Taxes could increase under proposed budget
The Greencastle-Antrim School District's preliminary 2019-20 budget was approved by the school board Thursday, May 2, and could include a 3-mill property tax increase.
The board also agreed to spend more to make it safer to cross Baltimore Street and appointed two administrators Thursday evening.
Even with a tax increase, the budget still has a nearly $1 million shortfall between $42,202,601 in expenditures and $41,452,601 in revenues.
In addition to the proposed tax increase, the budget as created with aggressive local revenue projections, a $217,705 basic education increase in the governor's budget and $56,000 more in special education funding, Dr. Jolinda "JC" Wilson, chief financial officer explained.
Wilson noted that the district surpassed $30 million in revenues in 2010 and will surpass $40 million 10 years later in 2020.
"This is the first year our revenues grew faster than our expenditures," said board member Tracy Baer. "We're still at a deficit, but we might be pulling through."
"This is by no means what the final budget has to be," said Wilson, who set June 6 for passage of the final budget.
A total of $505,000 in requests are built into the preliminary spending plan, including middle school classroom furniture, $45,000; transportation, vehicle purchase, $30,000; high school learning support teacher, $100,000; support staff retention plan, $115,000; digital resources and curriculum development, $15,000; instruction adviser, $15,000; and technology initiatives, $100,000.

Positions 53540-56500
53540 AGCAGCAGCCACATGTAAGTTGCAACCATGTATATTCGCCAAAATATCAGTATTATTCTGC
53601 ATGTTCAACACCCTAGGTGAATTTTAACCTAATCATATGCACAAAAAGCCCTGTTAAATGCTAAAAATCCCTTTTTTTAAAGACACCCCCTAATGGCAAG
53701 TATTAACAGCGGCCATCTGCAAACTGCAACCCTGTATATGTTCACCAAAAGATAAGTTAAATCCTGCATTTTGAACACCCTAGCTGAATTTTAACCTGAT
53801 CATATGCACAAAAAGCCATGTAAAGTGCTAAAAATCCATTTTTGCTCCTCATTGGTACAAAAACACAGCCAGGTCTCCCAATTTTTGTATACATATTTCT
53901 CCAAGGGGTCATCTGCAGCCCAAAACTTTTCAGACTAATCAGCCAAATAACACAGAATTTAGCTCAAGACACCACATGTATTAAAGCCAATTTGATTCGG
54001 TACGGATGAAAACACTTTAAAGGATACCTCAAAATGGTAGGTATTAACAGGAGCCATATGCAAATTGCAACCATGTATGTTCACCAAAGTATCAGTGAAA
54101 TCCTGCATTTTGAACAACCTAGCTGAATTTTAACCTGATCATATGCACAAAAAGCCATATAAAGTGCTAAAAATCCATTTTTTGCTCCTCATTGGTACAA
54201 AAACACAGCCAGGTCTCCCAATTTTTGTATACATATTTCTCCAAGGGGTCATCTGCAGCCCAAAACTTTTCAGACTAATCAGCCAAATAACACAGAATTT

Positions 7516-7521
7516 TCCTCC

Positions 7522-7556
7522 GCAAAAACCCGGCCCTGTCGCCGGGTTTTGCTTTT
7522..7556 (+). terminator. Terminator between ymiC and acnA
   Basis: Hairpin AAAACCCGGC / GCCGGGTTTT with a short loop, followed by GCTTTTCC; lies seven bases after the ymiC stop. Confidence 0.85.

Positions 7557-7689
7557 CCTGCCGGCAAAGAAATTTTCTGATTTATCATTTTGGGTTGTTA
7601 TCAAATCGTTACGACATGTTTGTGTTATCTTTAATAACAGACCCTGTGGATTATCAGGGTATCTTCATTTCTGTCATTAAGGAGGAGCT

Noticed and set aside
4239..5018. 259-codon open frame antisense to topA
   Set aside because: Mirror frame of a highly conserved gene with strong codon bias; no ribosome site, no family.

There was no tax increase for the current year. If approved, the hike would take the property tax rate to 112.84 mills. A 3-mill increase would bring in an additional $630,000 for the district, Wilson said. She explained the increase would be $71 for the average G-A taxpayer with a home with a market value of $180,000.
The board agreed to pay an additional $10,531.64 for the installation of rapid flashing beacons on Baltimore Street at Linden Avenue and Allison Street to make it safer for pedestrians in crosswalks.
The district and the Borough of Greencastle each previously put up $5,459.68 in matching funds for a $43,677 Green Light-Go grant from the Pennsylvania Department of Transportation.
However, bids for the project came in at $75,000 or $20,000 higher than estimates.
"I think we have to," said board member Shannon Blanchard. "I see kids running for their lives."
Mike Still, board president, said he is not sure the flashing lights will make it better, but might be "a step in the right direction."
Greencastle Borough Manager Eden Ratliff was at the school board meeting and said the Borough of Waynesboro finds the lights effective.
"Students and adults can't get a false sense of security," said board member Pat Fridgen, explaining they need to make sure vehicles stop before crossing the street.
Two administrative appointments also were approved Thursday:
- Michael McManus was named assistant principal at the middle school to replace Melissa Shuey, who is returning to the classroom.
- Ginger Thompson was named director of special education, to replace JoAnn Papoutsis,who is retiring.